Nesting behavior in a reintroduced population of California condors
Sandhaus, Estelle A.
MetadataShow full item record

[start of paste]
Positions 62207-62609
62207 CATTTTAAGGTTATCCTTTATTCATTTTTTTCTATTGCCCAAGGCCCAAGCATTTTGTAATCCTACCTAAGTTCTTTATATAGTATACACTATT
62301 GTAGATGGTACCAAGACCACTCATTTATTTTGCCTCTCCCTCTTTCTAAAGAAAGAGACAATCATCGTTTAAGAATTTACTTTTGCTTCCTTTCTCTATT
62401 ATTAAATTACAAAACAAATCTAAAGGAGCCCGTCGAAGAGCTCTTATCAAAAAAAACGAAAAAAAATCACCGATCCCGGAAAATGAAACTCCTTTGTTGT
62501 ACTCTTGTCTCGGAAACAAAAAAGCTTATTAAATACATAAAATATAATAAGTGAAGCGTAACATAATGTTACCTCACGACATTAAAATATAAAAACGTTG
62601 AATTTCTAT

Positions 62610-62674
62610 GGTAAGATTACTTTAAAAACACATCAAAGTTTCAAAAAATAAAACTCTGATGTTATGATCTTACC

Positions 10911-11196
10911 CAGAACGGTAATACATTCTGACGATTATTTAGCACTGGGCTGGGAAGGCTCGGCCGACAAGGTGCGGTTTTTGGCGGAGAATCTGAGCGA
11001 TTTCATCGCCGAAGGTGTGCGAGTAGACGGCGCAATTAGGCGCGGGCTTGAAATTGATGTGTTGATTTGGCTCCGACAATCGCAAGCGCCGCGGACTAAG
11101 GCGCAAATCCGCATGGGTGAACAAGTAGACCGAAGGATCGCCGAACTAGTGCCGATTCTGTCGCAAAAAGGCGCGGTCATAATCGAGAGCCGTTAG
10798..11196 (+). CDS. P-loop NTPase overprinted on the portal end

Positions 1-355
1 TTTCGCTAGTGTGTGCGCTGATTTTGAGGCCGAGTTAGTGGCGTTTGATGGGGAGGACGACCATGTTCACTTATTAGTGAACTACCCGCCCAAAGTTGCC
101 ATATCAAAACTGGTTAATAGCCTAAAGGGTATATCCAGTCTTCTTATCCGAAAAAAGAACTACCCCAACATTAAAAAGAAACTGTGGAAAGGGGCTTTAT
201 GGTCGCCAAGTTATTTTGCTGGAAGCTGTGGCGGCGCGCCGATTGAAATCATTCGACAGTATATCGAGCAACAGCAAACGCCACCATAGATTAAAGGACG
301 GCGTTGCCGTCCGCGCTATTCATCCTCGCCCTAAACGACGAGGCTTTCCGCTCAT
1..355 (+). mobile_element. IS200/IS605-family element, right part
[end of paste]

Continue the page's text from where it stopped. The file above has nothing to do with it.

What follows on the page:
Studies in numerous animal taxa demonstrate that early rearing experience has a profound influence on the development of later adaptive behavior. This has implications for endangered species management, particularly when animals are reared in captivity for reintroduction or in cases in which species managers play an active role in managing animals at the individual or population levels. The California condor (Gymnogyps californianus) is a critically endangered New World vulture that was subject to a period of extinction in the wild followed by ongoing reintroduction in portions of its native range. Though the reintroduced population in southern California is largely adapting well, several obstacles to viability remain that are primarily anthropogenic in nature. The purpose of this study was to quantitatively assess nesting behavior of free-flying California condors in the southern California population to determine whether differences in parental care and nestling behavior are attributable to parental rearing conditions and experience. Hierarchical generalized linear modeling was used to analyze parent and chick activity budget data. Differences among condors were not detected in attendance patterns across either the egg or chick phases of nesting. Variation was not detected among chicks in proportion of time spent active and inactive during the early nestling phase. Variations among older nestlings in the proportion of time spent inactive were observed, with associations detected between inactivity, pair, visibility and season. The proportion of time that parents interacted with nestlings varied from nest to nest, with associations detected between interaction, visibility and season. Finally, potential pair-level variation in the propensity to bring microtrash to the nest was observed. It is concluded that while visibility is often overlooked in behavioral analyses, it is methodologically important to account for this variable in analyses of condor nestling behavior. Further, while some pair-level variation in allocation of care to nestlings is apparent, this appears to be a function of factors not related to individual developmental differences.